10. 10. Squads Main article: 2022 FIFA World Cup squads Before submitting their final squad for the tournament, teams name a provisional squad of up to 55 players. Teams were required to have their 55-player roster submitted to FIFA by 21 October.[73] Teams were required to name their final squads by 13 November.[74] In August 2022, FIFA increased the final squad size to 26 players from a total of 23 players at the 2018 edition.[75] All teams have a total of 26 players in their final squads except for Iran and France, the latter caused by a quad injury to Karim Benzema, who was not replaced by Didier Deschamps.[76] Officiating Main article: 2022 FIFA World Cup officials In May 2022, FIFA announced the list of 36 referees, and 69 assistant referees and 24 video assistant referees for the tournament. Of the 36 referees, FIFA included two each from Argentina, Brazil, England and France.[77][78] For the first time women referees will referee games at a major men's tournament.[79] Stéphanie Frappart from France, Salima Mukansanga from Rwanda and Yoshimi Yamashita from Japan became the first female referees to be appointed to a men's World Cup.[80] They will be joined by three female assistant referees, also for the first time. Frappart oversaw the 2019 FIFA Women's World Cup final.[81] Gambian referee Bakary Gassama and Argentine assistant referee Juan Pablo Belatti are among the officials to serve at their third World Cup. Belatti was an assistant referee in the 2018 final.[82][83][84] Other returning officials include referees César Arturo Ramos of Mexico and Janny Sikazwe of Zambia, and Iranian assistant referee Mohammadreza Mansouri.[85][86][87] Referees Confederation Referee AFC Abdulrahman Al-Jassim (Qatar) Chris Beath (Australia) Alireza Faghani (Iran) Ma Ning (China) Mohammed Abdulla Hassan Mohamed (United Arab Emirates) Yoshimi Yamashita (Japan) CAF Bakary Gassama (Gambia) Mustapha Ghorbal (Algeria) Victor Gomes (South Africa) Salima Mukansanga (Rwanda) Maguette Ndiaye (Senegal) Janny Sikazwe (Zambia) CONCACAF Iván Barton (El Salvador) Ismail Elfath (United States) Mario Escobar (Guatemala)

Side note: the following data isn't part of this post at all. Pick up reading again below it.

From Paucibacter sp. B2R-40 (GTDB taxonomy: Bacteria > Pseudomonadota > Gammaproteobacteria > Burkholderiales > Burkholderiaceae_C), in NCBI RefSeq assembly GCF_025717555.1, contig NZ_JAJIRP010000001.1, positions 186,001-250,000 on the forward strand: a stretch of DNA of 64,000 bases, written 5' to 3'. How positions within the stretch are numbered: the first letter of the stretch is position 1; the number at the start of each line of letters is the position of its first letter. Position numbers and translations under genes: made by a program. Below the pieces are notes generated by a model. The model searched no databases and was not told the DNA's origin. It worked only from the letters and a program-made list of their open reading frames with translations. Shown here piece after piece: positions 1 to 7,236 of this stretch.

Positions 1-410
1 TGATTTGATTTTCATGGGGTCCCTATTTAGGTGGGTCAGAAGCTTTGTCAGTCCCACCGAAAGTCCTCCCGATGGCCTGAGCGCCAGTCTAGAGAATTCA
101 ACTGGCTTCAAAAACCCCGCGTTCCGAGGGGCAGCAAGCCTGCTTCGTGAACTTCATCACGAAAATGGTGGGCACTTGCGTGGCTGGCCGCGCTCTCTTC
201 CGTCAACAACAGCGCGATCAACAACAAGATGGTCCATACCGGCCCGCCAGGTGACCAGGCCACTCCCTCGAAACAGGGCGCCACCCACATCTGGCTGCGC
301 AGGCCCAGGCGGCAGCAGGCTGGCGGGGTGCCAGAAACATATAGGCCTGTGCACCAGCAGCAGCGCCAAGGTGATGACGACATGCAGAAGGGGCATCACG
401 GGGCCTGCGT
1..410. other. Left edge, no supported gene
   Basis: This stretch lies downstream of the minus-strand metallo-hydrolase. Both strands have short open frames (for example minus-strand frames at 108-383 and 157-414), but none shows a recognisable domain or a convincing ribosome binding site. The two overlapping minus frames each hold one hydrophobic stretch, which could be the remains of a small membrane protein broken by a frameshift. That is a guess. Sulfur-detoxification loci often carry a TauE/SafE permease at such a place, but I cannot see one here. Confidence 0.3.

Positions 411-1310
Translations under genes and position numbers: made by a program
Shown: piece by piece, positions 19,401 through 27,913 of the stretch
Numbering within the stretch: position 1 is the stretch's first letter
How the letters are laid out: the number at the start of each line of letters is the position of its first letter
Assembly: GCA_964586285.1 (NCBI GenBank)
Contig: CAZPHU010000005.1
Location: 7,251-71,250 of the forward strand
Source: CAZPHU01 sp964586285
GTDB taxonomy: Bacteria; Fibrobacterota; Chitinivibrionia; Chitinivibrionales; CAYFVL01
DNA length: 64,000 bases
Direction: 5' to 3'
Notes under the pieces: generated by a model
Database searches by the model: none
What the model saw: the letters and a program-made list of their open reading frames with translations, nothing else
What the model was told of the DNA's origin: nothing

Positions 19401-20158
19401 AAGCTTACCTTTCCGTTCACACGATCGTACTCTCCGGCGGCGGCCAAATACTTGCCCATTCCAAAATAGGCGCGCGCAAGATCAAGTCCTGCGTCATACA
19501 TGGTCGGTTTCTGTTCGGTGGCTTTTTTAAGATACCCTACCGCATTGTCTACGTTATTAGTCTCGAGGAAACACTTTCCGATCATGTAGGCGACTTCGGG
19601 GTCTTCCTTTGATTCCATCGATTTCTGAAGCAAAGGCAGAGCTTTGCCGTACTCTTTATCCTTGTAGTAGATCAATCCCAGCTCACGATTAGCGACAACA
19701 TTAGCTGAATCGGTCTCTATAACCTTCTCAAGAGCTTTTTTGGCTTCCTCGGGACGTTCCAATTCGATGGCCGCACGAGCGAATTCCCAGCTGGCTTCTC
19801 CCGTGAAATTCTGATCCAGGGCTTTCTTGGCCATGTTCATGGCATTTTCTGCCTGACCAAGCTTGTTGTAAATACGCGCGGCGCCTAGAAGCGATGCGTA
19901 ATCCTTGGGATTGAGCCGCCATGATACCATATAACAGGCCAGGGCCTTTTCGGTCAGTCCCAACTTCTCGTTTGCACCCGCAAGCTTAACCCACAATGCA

11. 11. Saíd Martínez (Honduras) César Arturo Ramos (Mexico) CONMEBOL Raphael Claus (Brazil) Andrés Matonte (Uruguay) Kevin Ortega (Peru) Fernando Rapallini (Argentina) Wilton Sampaio (Brazil) Facundo Tello (Argentina) Jesús Valenzuela (Venezuela) OFC Matthew Conger (New Zealand) UEFA Stéphanie Frappart (France) István Kovács (Romania) Danny Makkelie (Netherlands) Szymon Marciniak (Poland) Antonio Mateu Lahoz (Spain) Michael Oliver (England) Daniele Orsato (Italy) Daniel Siebert (Germany) Anthony Taylor (England) Clément Turpin (France) Slavko Vinčić (Slovenia) Assistant referees Confederation Assistant referee AFC Mohammadreza Abolfazli (Iran) Taleb Al-Marri (Qatar) Mohamed Al-Hammadi (United Arab Emirates) Hasan Al-Mahri (United Arab Emirates) Saud Al-Maqaleh (Qatar) Ashley Beecham (Australia) Cao Yi (China) Mohammadreza Mansouri (Iran) Anton Shchetinin (Australia) Shi Xiang (China) CAF Mahmoud Abouelregal (Egypt) Djibril Camara (Senegal) Jerson dos Santos (Angola) Abdelhak Etchiali (Algeria) Mokrane Gourari (Algeria) Arsénio Marrengula (Mozambique) Elvis Noupue (Cameroon) Souru Phatsoane (Lesotho) El Hadj Malick Samba (Senegal) Zakhele Siwela (South Africa) CONCACAF Kyle Atkins (United States)